Seminars SS 19
Tue 02.04.2019, 16.30 h (28B110)
Stefano Gariazzo (IFIC Valencia)
Relic neutrinos and the PTOLEMY project
The Cosmic Neutrino Background (CNB) is a prediction of the standard cosmological model, but it has been never observed directly. Several methods of direct detection for the CNB have been proposed in the past and the most promising one is currently adopted to develop the PTOLEMY proposal. I will review some theoretical aspects of the CNB, including the calculation of the local density of relic neutrinos in the Milky Way, some proposed detection techniques and finally discuss the specific case of PTOLEMY, mostly from the point of view of perspectives in neutrino physics.
Tue 21.05.2019, 16.30 h (28B110)
Yoann Genolini (ULB, Brussels)
DM and compact objects
Due to their extreme density and low temperature, neutron stars (NS) are efficient probes to unveil interactions between standard model and dark matter (DM) particles. From elastic scatterings on NS material, DM can get gravitationally trapped by the star. The cooling of DM through further collisions may lead to the formation of a dense core which could collapse into a black hole, thus destroying the whole NS. I will show that from the observation of old NS, such a scenario leads to very stringent constraints on the parameter space of asymmetric DM, and I will detail the novelties we have introduced.
Tue 28.05.2019, 16.30 h (28B110)
Andreas Meyer (DESY)
Physics at the HL-LHC
The High-Luminosity LHC (HL-LHC) is going to start operation in 2026. Upgrades of the experiments comprise substantially improved detectors with larger acceptance, better triggers, and enhanced background suppression. Until the end of the 2030s, an integrated luminosity of 3000 fb-1 of pp data will be recorded. Based on the recent new and precise results of LHC Run-2, the expectations for the physics yield at the HL-LHC have been updated. The report of the "Workshop on the Physics at the HL-LHC and Perspectives for the HE-LHC”, input to the European Particle Physics Strategy Update 2018-2020, covers all aspects of HL-LHC physics. In my talk, I am presenting a selection of highlights.
Tue 18.06.2019, 16.30 h (28B110)
Belina von Krosigk (TRIUMF, Vancouver)
Searches for Dark Sector Particles with SuperCDMS SNOLAB
The Super Cryogenic Dark Matter Search (SuperCDMS) is a direct Dark Matter search experiment designed to observe nuclear recoils induced by WIMPs. However, it is also sensitive to Dark Matter particle candidates beyond the standard WIMP paradigm, which could create electron recoil signals in the cryogenic silicon and germanium detectors. The pool of candidates is rich and includes Dark Photons, ALPs (axion-like particles) and LDM (light Dark Matter) particles. Lacking knowledge of the particles that constitute the dark sector of the Universe it is essential to make the search for them as broad as possible. This talk will give an overview of the versatile dark sector particle search strategies at the upcoming SuperCDMS SNOLAB experiment and will highlight first results with R&D devices as well as the expected science reach of selected searches.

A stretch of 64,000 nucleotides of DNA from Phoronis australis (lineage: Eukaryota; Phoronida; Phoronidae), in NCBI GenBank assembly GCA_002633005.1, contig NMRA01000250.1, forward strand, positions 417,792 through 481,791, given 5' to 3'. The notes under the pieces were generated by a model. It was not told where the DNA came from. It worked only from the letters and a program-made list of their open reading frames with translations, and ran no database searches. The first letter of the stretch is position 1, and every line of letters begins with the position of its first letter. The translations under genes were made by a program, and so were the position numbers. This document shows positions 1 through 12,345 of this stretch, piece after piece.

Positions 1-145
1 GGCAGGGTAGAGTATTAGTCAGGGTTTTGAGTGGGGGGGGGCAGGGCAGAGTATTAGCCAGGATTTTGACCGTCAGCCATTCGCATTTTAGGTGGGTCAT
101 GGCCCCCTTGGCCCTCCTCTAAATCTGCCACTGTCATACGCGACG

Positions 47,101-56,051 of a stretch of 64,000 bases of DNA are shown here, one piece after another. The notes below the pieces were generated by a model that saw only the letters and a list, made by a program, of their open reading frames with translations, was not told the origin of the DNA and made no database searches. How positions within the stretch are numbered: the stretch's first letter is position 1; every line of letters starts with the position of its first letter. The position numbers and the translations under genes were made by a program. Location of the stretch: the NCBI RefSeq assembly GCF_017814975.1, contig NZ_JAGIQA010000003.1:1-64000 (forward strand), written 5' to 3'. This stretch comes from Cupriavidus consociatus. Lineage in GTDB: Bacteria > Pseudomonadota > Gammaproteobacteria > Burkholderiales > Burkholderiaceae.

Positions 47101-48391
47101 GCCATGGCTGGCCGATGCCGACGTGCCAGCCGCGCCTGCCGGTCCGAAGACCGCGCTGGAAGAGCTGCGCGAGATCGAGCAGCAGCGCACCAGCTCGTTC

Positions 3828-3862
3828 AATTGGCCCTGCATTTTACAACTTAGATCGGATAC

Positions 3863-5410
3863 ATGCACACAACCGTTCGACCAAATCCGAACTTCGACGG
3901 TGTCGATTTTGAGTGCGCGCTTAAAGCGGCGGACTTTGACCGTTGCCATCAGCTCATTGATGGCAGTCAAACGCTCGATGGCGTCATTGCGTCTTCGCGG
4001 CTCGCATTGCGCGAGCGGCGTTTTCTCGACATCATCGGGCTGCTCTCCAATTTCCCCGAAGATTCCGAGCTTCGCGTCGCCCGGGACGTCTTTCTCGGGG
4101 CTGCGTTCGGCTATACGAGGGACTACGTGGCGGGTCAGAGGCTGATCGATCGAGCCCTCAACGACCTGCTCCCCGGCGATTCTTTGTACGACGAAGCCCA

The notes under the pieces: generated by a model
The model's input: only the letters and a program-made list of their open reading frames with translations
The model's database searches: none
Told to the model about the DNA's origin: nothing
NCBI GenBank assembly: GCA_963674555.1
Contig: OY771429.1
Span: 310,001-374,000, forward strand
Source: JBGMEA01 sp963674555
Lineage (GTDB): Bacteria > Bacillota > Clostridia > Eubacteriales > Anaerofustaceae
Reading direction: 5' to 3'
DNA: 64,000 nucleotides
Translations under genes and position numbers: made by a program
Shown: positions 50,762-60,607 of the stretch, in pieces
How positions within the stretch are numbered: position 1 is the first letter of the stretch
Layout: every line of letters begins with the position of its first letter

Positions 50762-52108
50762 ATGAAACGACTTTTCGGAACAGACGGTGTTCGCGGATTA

Tue 25.06.2019, 16.30 h (28B110)
Dietrich Bödeker (Uni Bielefeld)
I present a brief introduction to finite temperature quantum field theory, in particular for Quantum Chromodynamics (QCD). Applications in cosmology, like the effect on gravitational waves, the production of dark matter and of the matter-antimatter asymmetry are discussed.
Tue 09.07.2019, 16.30 h (28B110)
Felice Pantaleo (CERN)
Towards a heterogenous computing farm for the CMS High Level Trigger
To fully exploit the physics reach of the High-Luminosity Large Hadron Collider, the LHC experiments are planning substantial upgrades of their detector technologies and increases of their data acquisition rates. Studies are ongoing to develop the Future Circular Collider (FCC) trigger and data acquisition infrastructure, which will have even higher requirements. The higher proton-proton interaction rate, pileup and event processing rate present an unprecedented challenge to the real-time and offline event reconstruction, requiring a processing power which is orders of magnitude larger than today. This exceeds by far the expected increase in processing power for conventional CPUs (at a fixed cost), demanding an alternative approach.
In recent years, Industry and High-Performance Computing centres have been successfully using heterogeneous computing platforms to achieve higher throughput and better energy efficiency, combining traditional processors with dedicated accelerators and matching each task to the most appropriate architecture.
The speaker will present the implications of the higher luminosity, pileup and event complexity for the trigger and data acquisition system of the Compact Muon Solenoid (CMS) experiment, and discuss the possibility of addressing them by employing a heterogeneous computing architecture. The speaker will also describe the main differences in the hardware and programming models between traditional CPUs and a widespread type of accelerator, general purpose GPUs, and discuss how they can be used together to explot their potential.
Finally, the speaker will present the Patatrack project, an incubator for R&D activities within the CMS collaboration aiming to use a heterogenous computing farm during the upcoming Run 3 (2021-2023), with the goal to improve the physics reach of the experiment and gain the necessary expertise in view of a wider deployment during the High-Luminosity runs at the LHC.